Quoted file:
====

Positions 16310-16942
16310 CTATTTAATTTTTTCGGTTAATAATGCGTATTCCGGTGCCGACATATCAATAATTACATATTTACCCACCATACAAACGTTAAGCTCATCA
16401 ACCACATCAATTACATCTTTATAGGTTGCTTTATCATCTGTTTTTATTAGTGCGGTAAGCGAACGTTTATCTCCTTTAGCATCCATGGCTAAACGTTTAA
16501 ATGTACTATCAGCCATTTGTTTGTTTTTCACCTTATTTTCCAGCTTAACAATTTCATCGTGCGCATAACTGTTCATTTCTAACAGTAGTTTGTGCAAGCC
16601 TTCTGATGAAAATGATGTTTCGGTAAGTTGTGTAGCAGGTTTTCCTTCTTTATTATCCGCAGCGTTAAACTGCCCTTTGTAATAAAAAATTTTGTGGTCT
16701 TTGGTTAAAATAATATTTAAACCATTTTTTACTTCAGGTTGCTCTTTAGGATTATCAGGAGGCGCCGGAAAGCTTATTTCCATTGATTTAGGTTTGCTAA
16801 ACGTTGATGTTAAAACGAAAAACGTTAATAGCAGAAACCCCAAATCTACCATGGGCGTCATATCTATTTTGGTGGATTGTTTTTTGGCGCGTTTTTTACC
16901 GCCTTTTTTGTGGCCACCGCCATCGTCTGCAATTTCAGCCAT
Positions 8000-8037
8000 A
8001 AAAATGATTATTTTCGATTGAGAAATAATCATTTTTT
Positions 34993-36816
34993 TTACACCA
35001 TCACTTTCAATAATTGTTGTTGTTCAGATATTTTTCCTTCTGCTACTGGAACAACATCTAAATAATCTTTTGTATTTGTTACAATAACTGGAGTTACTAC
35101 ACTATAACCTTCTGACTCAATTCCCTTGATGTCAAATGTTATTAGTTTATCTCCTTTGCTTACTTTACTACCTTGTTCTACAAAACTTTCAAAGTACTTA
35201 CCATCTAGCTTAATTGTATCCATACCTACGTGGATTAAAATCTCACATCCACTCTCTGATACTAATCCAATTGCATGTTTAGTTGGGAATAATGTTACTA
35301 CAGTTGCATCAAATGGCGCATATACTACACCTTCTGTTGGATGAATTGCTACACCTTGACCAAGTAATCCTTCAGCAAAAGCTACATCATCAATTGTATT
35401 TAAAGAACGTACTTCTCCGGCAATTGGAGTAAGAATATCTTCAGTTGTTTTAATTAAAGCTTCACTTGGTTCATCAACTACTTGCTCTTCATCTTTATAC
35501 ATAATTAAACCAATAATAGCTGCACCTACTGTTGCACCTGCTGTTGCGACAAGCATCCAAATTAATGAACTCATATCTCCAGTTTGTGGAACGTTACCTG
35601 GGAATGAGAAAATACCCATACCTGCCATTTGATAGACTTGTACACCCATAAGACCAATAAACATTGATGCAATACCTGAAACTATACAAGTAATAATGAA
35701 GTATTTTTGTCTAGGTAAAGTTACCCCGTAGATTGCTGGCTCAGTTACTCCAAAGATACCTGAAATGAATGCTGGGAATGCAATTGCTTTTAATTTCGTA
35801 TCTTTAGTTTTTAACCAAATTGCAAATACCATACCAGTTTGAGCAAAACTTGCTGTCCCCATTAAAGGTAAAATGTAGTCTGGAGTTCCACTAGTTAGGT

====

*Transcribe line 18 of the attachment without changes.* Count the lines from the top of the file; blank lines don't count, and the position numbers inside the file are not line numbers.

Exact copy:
35401 TAAAGAACGTACTTCTCCGGCAATTGGAGTAAGAATATCTTCAGTTGTTTTAATTAAAGCTTCACTTGGTTCATCAACTACTTGCTCTTCATCTTTATAC